Thursday, July 17, 2014

Back in Galway and reading at the Galway Fringe Festival

We recently relocated back to our beloved Galway city in Ireland after an immensely enjoyable two years in Melbourne. We have hit the ground running and I'm excited to be giving my first public reading, since my return to Galway, tomorrow as part of the 'Poetry Sessions' in the Galway Fringe festival. The event takes place at 3pm in Padraig's Place, New Dock Road and admission is free. I will be reading poems from my recent collection, In Between Angels and Animals (Arlen House, 2013). Prose writer, Kernan Andrews and Padraic Harvey will also be taking part. Today's issue of The Galway Advertiser features a piece about the event and a pic of yours truly (please see below). Further information on 'The Poetry Sessions' can be found here.

Saturday, May 31, 2014

Slanting lines and raindrops: thinking of Apollinaire on a rainy day in Melbourne

It is Sunday, the first day of June, and raining heavily in Melbourne. We're into late Autumn now. In our toasty bedroom, I'm enjoying the aroma of roasted coffee, lingering in the air that little bit longer thanks to the radiator. We haven't had a downpour like this in some time (yesterday was surprisingly warm and sunny). The mingling sounds of the clothes dryer in the next room and the rivulets trickling on the windowpane are perfect accompaniments to a lazy morning. I'm thinking about the slanted lines of Guillaume Apollinaire's concrete poem, 'Il Pleut' (published in 1918) where form and meaning are in glorious harmony:

Now here is Roger Shattuck's linear translation:

It’s Raining

It’s raining women’s voices as if they had died even in memory
And it’s raining you as well marvellous encounters of my life O little
Those rearing clouds begin to neigh a whole universe of auricular cities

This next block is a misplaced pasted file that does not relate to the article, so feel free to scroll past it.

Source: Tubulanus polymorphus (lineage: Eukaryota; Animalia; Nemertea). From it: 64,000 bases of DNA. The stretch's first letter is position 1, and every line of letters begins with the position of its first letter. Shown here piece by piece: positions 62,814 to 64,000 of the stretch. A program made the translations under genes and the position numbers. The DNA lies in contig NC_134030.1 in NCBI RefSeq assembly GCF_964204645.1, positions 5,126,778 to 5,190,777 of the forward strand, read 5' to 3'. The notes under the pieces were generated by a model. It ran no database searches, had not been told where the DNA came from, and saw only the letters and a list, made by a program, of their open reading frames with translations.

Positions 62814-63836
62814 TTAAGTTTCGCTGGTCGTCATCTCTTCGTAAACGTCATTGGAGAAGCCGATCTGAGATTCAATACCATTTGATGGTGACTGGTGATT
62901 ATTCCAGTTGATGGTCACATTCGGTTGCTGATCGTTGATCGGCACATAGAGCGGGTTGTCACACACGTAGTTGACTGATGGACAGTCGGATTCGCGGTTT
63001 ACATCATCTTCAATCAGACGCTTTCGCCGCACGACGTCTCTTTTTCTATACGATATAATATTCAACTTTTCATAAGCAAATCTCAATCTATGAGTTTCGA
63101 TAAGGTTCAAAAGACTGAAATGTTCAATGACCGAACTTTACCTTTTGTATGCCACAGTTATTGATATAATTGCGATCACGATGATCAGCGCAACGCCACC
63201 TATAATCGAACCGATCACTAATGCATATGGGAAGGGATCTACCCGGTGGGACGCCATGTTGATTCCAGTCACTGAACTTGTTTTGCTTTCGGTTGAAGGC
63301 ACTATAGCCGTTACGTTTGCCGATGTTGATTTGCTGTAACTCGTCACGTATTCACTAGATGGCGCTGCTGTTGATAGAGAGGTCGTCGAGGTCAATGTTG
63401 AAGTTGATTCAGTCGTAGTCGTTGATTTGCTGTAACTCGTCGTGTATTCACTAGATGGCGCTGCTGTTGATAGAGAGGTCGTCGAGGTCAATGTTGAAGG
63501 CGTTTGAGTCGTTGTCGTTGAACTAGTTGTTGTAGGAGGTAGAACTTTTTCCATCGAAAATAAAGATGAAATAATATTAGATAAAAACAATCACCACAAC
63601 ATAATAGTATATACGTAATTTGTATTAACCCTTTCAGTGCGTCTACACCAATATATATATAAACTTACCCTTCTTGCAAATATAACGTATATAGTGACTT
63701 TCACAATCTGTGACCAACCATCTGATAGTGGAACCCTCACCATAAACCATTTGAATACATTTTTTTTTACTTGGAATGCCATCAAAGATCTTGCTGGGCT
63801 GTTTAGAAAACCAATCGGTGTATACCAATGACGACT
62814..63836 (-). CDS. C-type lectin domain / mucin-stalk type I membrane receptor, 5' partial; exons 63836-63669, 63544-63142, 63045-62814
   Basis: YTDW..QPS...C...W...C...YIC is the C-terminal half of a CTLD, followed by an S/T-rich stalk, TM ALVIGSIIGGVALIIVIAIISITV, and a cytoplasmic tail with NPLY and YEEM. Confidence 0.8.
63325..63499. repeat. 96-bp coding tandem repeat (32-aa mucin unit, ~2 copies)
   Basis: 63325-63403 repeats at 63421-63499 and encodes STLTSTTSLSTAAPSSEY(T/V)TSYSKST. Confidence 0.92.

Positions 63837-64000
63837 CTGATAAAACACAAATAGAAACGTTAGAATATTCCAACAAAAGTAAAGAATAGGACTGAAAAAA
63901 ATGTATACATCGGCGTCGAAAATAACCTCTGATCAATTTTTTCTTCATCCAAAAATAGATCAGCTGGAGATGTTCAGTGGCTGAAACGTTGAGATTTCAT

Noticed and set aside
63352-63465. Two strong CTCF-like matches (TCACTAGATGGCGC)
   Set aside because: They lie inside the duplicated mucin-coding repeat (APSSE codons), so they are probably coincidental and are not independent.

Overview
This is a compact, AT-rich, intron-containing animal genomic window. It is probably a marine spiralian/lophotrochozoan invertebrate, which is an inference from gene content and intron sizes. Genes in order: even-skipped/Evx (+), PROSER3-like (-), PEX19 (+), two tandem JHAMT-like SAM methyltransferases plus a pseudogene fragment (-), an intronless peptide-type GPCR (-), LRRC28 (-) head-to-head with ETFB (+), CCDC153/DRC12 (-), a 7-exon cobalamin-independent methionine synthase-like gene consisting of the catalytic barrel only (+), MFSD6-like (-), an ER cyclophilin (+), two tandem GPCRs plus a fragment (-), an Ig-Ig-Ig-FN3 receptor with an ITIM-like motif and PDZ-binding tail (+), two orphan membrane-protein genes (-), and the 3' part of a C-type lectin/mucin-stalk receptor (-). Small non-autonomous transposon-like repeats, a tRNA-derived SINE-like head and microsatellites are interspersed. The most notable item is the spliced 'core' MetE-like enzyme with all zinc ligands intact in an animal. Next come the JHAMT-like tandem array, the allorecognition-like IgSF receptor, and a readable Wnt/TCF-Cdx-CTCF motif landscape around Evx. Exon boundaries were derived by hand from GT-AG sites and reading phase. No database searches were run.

Listen if it rains while regret and disdain weep to an ancient music

Listen to the bonds fall off which hold you above and below

Monday, May 26, 2014

National Sorry Day - "It's time to move forward together"

Today - the 26th May - is National Sorry Day in Australia. This annual event has been held in Australia on this date since 1997 to remember and commemorate the mistreatment of the continent's Indigenous population. In 2008, the Australian Government delivered the National Apology, an important step in building trust and developing stronger relationships between Indigenous and non-Indigenous people. 


The first National Sorry Day was held on May 26, 1998, which was one year after the tabling of a report about the removal of Aboriginal and Torres Strait Islander children from their families. The report, known as Bringing Them Home, acknowledged that Indigenous children were forcibly separated from their families and communities since the early days of European occupation in Australia. Governments and missionaries were responsible for this forced separation.
Systematic removal practices were implemented through various assimilation and “protection” policies by the late 19th century. Many Indigenous children were forcibly taken away from their families in the name of assimilation during the 1950s and 1960s. These children are known as the “Stolen Generations”. They were brought up in institutions or fostered to non-Indigenous families. This removal was official government policy in Australia until 1969.
By the 1980s, by welfare and community groups spoke out that governments' social welfare practices were discriminatory against Indigenous people. This forced a reappraisal of removal and placement practice during the 1980s. In 1980 the family tracing and reunion agency Link-Up (NSW) Aboriginal Corporation was established. Similar services now exist throughout Australia.